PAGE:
Peanut Allergies

About 0.6% of the population have an allergy to peanuts. While this probably doesn't apply to you (if you're a regular Peanut Van customer and love our products!) it may apply to one of your friends, relatives or associates. And if so, we hope this information will help.


For people with a severe peanut allergy even the smallest trace of peanut protein can lead to hives, sweating, anaphylactic shock and - in very severe cases - death.

An allergic reaction could be provoked by something as simple as eating a meal that's been cooked in a vessel that previously had peanuts in it (eg: a wok used to prepare an Asian meal) or even by the smell of peanuts (peanut allergens have been shown to travel through the air).

Since peanuts are now very often used in a wide variety of cooking and food products - anything from peanut oils to fillers in spaghetti, canned foodstuffs and many baked food products - and are frequently served from open dishes in restaurants and bars, this can make peanut-allergic people's lives a nightmare.

In addition, people who are allergic to peanuts (which are really legumes) are often also allergic to true nuts (such as walnuts and pecans). So much of what we say here about peanuts applies to those other nuts as well.



 None currently knows exactly what causes peanut allergy. But what is known is that young children seem to be the most prone to it (or in other words, if you don't have a peanut allergy early in your life it's very unlikely you'll develop one as you grow older).


As a result, current medical thinking is that the best way to ensure your child doesn't develop a peanut allergy is not to expose them to peanut products until at least the age of 3 or 4. Even then, you child's first exposure should only be to a small amount.

Similarly, adults such as relatives, teachers or other carers should never force peanut products onto young children if they decline them. The child may have already learned that they should avoid particular types of foods.

Happily, recent research suggests that up to 18% of children who have an allergic reaction to peanuts will eventually grow out of it.

But researchers also advise parents of peanut-allergic children to let a doctor decide if a child has become non-allergic or not. We think that's very wise.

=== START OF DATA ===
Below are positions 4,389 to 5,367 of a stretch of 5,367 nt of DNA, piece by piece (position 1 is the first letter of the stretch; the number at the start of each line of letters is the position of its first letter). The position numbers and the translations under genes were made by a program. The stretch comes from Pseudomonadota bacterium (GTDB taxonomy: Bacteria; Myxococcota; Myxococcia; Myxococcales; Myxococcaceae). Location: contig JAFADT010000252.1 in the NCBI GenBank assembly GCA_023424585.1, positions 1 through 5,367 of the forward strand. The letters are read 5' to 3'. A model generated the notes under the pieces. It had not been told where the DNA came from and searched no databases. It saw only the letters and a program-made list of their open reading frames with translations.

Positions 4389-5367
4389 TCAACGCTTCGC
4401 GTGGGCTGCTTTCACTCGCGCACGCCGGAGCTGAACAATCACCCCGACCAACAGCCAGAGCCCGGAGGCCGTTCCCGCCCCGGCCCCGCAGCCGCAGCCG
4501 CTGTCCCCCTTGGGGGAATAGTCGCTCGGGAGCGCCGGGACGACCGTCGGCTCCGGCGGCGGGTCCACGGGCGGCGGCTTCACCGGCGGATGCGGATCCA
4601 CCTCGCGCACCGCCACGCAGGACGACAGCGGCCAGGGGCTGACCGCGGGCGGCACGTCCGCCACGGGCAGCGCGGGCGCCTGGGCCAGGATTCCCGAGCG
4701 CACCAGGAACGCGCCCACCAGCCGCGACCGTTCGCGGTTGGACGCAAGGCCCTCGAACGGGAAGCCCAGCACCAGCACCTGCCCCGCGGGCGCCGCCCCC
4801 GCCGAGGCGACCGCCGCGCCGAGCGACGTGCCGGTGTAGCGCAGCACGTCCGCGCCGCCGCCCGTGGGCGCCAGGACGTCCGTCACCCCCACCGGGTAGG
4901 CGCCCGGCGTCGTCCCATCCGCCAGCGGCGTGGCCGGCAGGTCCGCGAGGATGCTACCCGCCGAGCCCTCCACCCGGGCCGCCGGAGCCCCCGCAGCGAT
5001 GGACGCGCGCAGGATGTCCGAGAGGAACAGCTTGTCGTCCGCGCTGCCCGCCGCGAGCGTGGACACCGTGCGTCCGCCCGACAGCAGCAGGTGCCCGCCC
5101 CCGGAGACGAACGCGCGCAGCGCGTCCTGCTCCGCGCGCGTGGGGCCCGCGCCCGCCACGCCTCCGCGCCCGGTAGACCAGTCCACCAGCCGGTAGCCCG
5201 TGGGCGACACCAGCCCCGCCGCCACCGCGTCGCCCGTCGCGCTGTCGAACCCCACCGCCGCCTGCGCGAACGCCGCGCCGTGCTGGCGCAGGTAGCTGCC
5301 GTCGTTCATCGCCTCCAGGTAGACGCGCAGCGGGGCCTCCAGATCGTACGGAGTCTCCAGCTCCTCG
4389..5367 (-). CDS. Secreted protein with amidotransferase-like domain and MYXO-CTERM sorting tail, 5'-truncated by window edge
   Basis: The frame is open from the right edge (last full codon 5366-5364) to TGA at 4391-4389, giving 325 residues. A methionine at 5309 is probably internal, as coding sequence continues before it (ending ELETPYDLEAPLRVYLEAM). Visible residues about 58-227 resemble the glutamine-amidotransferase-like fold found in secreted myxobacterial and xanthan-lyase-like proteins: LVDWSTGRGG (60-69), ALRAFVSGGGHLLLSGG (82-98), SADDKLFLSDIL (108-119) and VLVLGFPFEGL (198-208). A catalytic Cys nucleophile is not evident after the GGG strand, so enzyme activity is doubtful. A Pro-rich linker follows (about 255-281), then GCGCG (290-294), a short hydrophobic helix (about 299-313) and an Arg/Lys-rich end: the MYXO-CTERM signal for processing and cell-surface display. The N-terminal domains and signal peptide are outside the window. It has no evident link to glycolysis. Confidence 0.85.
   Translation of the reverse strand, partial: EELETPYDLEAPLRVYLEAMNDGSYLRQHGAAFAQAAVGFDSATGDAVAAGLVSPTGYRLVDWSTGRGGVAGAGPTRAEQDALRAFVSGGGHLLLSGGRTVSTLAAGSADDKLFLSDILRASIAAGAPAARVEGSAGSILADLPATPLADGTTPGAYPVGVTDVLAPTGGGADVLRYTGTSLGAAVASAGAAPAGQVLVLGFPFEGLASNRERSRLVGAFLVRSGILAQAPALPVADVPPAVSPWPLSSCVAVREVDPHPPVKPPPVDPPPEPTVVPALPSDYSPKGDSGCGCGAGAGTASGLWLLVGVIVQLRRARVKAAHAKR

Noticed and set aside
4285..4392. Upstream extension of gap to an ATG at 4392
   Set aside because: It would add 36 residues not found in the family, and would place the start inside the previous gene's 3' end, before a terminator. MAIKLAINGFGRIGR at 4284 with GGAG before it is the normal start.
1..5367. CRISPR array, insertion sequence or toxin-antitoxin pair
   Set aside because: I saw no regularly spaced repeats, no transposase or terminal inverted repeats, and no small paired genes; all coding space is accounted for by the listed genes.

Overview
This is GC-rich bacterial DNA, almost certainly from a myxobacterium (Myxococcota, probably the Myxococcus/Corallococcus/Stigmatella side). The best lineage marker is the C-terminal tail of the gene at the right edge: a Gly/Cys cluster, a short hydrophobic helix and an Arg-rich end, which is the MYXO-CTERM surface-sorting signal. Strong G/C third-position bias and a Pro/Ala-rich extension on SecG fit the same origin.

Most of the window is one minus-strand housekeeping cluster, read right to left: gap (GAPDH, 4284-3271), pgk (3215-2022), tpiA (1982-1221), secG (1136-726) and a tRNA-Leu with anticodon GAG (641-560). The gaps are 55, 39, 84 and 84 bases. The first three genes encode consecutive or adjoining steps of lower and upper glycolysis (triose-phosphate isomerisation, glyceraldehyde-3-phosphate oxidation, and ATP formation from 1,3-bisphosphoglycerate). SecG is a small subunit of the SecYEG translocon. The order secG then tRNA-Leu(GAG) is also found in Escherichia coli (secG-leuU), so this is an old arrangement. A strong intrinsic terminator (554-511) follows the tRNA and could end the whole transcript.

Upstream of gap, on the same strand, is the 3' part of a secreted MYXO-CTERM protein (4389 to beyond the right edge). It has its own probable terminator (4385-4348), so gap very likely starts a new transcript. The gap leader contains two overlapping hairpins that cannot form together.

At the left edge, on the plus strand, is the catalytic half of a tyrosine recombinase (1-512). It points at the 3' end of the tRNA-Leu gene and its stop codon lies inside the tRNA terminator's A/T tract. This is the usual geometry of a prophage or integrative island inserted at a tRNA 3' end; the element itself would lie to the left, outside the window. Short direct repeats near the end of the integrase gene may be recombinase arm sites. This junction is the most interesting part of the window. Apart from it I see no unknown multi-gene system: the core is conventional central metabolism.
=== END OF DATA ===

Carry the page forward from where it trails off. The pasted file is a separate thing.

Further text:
Scientists are currently working on trying to identify which part of the peanut protein causes allergic reactions in the small numbers of people who suffer a peanut allergy, and then develop a treatment for it.


This research holds out some promise of making the lives of peanut-allergic people a lot better in the future. But right at the moment, a genuine breakthrough still seems to be several years away.

Treatments are certainly available right now for people who suffer extreme allergic reactions. But they generally need to be given quickly if a shock reaction sets in.

So if you run across someone who says "I'm sorry, but I'm allergic to peanuts" (or other kinds of nut) please be tolerant and compassionate - especially if they ask you to put away your nuts or decline to eat a certain dish with you.

It's a very real allergy - and often one of the worst possible food allergies to have.

Here are some very useful resources we recommend if you'd like to find out more about peanut allergy and/or stay up-to-date with current research:


Anaphylaxis Australia is dedicated to developing anaphylaxis awareness through education, research and support. Their site contains a wealth of very useful information about peanut allergy and treatments for it.

ASCIA is the peak professional body of Clinical Immunologists and Allergists in Australia and New Zealand. Their site contains a great deal of professional information about anaphylaxis treatments.

The Peanut Company of Australia track current research into peanut allergy, and the Allergy News section of their site provides extensive, up-to-date articles about it.

Wikipedia's overview of peanut allergy provides a simple and fairly non-technical summary of the peanut allergy field, and it's a great way to gain a quick overview of the subject.

HealthMatch's updated information regarding clinical trials in Peanut Allergies.